She attributes this trend to trailblazers such as Keith Haring, Andy Warhol and Jean-Michel Basquiat in the 1970s and ’80s, who not only created art on the streets, but also gallery-worthy pieces that reflected the popular culture of their time. “Much of the contemporary art that we encounter today derives from this legacy, and contextualising street art with these luminaries is hugely important in understanding how this movement started.
“These younger art collectors tend to be in their 30s or 40s, and are becoming increasingly younger in age. Many are successful individuals who develop a personal interest in art through exposure to popular culture, especially in areas where fashion meets art. They have fresh perspectives, an insatiable passion for art, and are not afraid to take chances.”
Ma adds that they are also likely to have an overseas education and be familiar with the practice of collecting art through their parents or grandparents. Their purchases are not restricted only to street art pieces or ones that reflect their own identities and tastes, but are also informed by their roles as custodians of family collections.
During this year’s spring season, the top 10 Phillips auctions across New York, London and Hong Kong were dominated by the works of KAWS, Basquiat and Banksy. At its Contemporary Art Evening Sale in May, American artist Eddie Martinez’s works broke his auction record three times within a day, while Boy with Bubble, a painting by American artist Dana Schutz, sold for 84 percent higher than the original high estimate.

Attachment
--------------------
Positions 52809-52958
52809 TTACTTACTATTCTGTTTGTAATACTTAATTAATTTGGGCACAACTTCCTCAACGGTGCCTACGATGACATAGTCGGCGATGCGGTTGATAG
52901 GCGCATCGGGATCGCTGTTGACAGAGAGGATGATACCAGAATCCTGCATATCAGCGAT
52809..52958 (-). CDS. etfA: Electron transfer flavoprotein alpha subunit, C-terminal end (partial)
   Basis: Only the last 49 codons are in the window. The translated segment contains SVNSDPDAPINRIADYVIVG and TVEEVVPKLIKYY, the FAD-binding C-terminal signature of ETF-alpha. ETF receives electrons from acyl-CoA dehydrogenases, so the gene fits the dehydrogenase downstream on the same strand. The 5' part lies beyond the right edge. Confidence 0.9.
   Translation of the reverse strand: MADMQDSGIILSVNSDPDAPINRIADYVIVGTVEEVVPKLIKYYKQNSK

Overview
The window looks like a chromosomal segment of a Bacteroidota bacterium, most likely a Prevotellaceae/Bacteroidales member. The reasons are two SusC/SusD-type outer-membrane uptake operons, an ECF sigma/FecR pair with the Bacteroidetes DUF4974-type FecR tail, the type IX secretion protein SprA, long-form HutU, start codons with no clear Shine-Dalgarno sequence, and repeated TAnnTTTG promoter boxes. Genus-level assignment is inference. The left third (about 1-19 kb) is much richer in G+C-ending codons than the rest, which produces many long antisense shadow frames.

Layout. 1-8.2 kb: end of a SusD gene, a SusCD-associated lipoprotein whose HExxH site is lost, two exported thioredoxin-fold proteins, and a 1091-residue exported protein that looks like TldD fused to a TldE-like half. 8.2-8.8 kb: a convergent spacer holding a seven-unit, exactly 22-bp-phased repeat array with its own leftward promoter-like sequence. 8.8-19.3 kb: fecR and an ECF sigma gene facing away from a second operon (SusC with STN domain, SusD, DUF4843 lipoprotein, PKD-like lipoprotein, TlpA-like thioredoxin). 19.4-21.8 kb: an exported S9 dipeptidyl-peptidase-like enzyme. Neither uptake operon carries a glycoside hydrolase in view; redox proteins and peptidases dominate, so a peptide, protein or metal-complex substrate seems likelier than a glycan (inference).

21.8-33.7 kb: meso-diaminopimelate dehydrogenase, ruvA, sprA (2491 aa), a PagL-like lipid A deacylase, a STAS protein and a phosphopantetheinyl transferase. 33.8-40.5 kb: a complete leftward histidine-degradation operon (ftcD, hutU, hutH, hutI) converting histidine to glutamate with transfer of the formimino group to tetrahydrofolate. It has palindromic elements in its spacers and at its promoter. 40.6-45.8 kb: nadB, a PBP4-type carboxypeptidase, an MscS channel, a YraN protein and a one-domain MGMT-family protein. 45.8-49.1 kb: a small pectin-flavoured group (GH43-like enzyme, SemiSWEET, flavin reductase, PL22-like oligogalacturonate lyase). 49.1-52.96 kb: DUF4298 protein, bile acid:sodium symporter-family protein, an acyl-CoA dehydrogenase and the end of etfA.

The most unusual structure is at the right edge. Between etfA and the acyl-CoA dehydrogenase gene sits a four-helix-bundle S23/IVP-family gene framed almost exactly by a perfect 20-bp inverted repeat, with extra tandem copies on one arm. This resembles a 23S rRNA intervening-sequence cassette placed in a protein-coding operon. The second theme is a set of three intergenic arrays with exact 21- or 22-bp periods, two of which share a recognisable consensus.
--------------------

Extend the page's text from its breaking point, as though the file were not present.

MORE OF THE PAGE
The biggest disruptor to this space is technology, which has opened up a world of opportunities for the auction houses.
According to the latest Art Basel & UBS Report on the art market, 93 percent of millennial high-net-worth collectors had bought art via an online platform, compared to a majority of baby boomers who had not bought art online before. Young collectors are also savvy enough to find their preferred works and artists on social media and engage directly with them.
To capture this tech-savvy group, Sotheby’s launched online contemporary art sales in Asia last autumn. Globally, Sotheby’s online buyers spent more than US$200 million in 2018, while online-only sales tripled in value year-on-year. Terase says: “With everything at their fingertips, these young enthusiasts are evolving rapidly, and, in turn, accelerating the pace of the art market. The online platform is a fitting channel through which to reach and grow the market segment for the younger, more tech-savvy generation, and allow collectors to bid whenever they want.” She cites the example of The Supreme Vault: 1998 – 2018 online-only auction in May, which attracted a “whole new demographic with 70 percent of the bidders under the age of 40”.
Last month, Phillips held its inaugural online-only auction from October 9 to 18. Simply called 24/7, the auction focused on trendsetting collectibles, including rare Supreme accessories, and works by KAWS, along with some by Japanese artists Takashi Murakami and Tomoo Gokita. The sale was held in conjunction with the Tongue + Chic exhibition in Phillips’ Hong Kong galleries in October, which featured one-of-a-kind sneakers designed by the likes of Damien Hirst and Trevor Andrew (who goes by the moniker GucciGhost, because his obsession with the fashion house once led him to make a costume out of Gucci sheets for Halloween).
As with any art purchases, the experts prescribe in-depth research – along with a dose of healthy passion – before rushing to buy the next street art item. Christie’s Prints and Multiples specialists Charles Scott and James Baskerville advise buyers to familiarise themselves with an artist’s iconic themes and consult a specialist to verify authenticity and condition.
Ma sums up the spirit of owning a piece of art: “One looking to buy a work of art should treat it as a purchase rather than a financial investment. Buying artwork should be an emotionally rewarding and enjoyable experience. Any financial gain is a bonus and should be treated as a secondary factor.”